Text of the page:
by Ian de Stains OBE

Enlightened politicians and those of other persuasions with equally progressive views in Japan have of late spoken about giving the vote in local government elections to foreigners who hold permanent resident status. They argue that doing so might help drag Japan out of the current parlous state in which it finds itself, politically, economically and sociologically. They point to other countries where such suffrage has had a markedly positive impact.  As a permanent resident who’s lived here for almost 35 years, I am, unsurprisingly, in favor of such a move. I care about Japan; it is my adopted country. I care about the ward in which I live, and I would like to be able to make a greater contribution to it, to give back to this community that has for so long made me feel so welcome.

It should come as no surprise, of course, that the majority of Japan’s politicians find this idea heretical. They are where they are largely because they are incapable of thinking outside the box. The prospect of anything different scares them to death and — whereas in some other countries such ideas would stimulate creativity on the part of those looking to make an impression — has the establishment in Japan yelping in protest. One Diet member pointed out that this was a bad idea since the vote should only to be given to those who pay taxes.

Excuse me! I’d be more than happy to show the member in question my tax returns for the last 30-plus years. It would be interesting, apart from anything else, to see how they compare with his. Others have made only slightly less ludicrous claims; for example that it wouldn’t work because gaijin don’t speak Japanese. Please! What world do these people live in? In any event, if this was a genuine issue — which it is not — you simply set a language test before any permanent resident is given the right to vote.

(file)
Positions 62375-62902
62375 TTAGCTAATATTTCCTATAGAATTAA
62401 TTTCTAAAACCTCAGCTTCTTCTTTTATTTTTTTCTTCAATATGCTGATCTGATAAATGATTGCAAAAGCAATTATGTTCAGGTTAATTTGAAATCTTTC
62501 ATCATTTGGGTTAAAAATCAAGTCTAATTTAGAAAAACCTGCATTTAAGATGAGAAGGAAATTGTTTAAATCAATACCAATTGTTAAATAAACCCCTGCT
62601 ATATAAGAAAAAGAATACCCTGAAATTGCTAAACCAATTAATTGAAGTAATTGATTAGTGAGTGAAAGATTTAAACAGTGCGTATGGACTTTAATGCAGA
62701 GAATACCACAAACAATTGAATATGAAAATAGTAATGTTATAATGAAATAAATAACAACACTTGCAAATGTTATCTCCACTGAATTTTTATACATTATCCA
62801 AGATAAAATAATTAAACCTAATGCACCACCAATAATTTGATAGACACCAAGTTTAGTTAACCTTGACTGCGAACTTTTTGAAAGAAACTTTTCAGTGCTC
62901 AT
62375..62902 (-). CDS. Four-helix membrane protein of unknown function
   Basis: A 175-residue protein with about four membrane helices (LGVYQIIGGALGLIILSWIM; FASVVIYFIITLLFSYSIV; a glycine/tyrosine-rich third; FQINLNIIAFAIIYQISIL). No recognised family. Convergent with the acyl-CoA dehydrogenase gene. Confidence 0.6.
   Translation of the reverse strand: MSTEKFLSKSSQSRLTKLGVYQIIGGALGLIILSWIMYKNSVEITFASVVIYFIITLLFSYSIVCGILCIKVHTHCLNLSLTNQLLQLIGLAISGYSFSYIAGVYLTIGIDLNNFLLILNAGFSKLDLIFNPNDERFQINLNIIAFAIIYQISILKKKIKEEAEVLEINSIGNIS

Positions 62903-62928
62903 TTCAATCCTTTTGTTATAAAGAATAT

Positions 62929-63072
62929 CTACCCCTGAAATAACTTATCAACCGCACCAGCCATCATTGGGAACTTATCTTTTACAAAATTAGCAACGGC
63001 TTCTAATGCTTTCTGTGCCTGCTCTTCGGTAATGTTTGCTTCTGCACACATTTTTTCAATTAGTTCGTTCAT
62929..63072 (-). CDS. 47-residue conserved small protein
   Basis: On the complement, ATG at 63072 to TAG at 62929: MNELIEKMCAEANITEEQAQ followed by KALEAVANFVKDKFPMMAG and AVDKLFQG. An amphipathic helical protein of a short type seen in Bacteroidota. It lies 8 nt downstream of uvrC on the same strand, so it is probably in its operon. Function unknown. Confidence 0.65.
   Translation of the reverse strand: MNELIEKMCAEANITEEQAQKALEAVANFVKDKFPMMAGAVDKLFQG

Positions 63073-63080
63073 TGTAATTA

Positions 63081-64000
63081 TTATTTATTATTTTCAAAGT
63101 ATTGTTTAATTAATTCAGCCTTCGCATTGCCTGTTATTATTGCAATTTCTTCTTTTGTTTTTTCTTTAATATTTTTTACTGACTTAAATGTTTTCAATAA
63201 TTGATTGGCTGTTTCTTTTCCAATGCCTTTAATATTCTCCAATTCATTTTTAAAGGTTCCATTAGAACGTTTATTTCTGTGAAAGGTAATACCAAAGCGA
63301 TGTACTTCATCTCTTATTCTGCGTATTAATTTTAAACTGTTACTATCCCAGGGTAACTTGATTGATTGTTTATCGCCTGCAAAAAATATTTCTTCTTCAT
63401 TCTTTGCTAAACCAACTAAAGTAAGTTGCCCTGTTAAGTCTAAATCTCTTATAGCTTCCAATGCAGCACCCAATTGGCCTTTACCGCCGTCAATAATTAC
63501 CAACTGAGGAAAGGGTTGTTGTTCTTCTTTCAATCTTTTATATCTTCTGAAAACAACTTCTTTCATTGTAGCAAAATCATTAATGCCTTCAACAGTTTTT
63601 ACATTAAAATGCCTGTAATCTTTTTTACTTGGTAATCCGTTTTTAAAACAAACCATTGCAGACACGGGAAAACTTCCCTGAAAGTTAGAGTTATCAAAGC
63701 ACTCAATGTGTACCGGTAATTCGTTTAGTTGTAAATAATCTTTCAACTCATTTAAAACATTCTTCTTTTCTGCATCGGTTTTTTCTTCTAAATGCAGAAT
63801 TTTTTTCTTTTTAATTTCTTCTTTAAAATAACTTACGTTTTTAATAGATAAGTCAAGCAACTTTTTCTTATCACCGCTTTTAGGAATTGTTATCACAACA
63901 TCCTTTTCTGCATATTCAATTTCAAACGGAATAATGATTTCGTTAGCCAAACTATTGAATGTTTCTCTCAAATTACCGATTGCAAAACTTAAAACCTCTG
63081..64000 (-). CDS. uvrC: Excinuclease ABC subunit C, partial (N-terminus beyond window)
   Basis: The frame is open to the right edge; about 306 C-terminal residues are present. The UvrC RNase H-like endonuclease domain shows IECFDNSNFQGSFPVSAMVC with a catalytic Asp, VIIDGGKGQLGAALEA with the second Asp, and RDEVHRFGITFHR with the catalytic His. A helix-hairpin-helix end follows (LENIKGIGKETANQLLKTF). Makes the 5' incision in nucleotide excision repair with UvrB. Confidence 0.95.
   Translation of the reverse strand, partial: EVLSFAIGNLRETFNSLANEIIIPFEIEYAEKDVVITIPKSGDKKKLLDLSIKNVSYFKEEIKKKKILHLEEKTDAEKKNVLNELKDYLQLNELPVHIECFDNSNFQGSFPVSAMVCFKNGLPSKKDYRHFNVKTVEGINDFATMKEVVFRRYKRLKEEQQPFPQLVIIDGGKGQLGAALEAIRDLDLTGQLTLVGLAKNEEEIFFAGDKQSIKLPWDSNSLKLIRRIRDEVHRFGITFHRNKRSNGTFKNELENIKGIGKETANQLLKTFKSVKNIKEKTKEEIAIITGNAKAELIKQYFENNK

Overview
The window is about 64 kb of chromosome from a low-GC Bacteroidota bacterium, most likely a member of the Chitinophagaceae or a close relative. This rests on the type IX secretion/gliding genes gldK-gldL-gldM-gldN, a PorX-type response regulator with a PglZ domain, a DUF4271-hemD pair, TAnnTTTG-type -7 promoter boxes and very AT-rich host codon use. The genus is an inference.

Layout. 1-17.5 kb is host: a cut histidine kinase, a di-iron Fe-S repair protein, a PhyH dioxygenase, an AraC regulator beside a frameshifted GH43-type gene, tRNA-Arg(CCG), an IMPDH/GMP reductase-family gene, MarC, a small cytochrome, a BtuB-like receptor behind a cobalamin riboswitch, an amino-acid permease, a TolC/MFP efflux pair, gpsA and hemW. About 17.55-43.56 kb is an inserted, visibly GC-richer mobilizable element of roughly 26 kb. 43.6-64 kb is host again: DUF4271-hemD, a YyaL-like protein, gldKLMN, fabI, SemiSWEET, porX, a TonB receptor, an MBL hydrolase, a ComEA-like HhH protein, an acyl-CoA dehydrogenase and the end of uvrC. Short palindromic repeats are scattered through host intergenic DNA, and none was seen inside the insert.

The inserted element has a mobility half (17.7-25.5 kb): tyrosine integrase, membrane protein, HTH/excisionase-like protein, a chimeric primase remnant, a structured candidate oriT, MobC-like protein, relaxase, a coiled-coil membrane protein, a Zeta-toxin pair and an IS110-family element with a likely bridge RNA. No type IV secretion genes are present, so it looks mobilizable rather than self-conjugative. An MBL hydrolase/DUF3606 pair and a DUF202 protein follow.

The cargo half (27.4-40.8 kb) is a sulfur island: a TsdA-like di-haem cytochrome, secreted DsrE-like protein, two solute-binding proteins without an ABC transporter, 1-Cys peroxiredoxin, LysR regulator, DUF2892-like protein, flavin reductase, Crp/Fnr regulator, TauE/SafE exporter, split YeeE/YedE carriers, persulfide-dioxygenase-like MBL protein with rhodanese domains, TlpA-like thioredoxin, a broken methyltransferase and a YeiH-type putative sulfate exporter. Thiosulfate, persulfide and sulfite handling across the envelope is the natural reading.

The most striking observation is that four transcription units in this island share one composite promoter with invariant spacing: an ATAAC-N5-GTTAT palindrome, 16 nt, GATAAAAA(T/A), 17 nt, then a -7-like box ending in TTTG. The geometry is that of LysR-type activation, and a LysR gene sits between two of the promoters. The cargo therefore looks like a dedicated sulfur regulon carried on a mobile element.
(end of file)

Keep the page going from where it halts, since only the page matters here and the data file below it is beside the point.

But the point is, these lame excuses are offered up not necessarily because anyone really believes they matter. They are a way of not mentioning the elephant in the polling booth. Which is, of course, the large number of Special Permanent Residents — principally of Korean origin — and the fear that allowing them to vote, even in local elections, could somehow influence Japan’s position on highly sensitive territorial and other issues with long histories that the majority of Japanese prefer not to think about. Indeed, the educational system here being what it is, they have been taught not to think about them. There may be some truth in these claims and some discomfort in facing them. But isn’t that something that speaks to the heart of what a true democracy is?

Ian de Stains is the executive director of the British Chamber of Commerce in Japan. The views expressed in this column are strictly his own and are not necessarily endorsed by or shared by the Chamber.

Photo courtesy of Library of Congress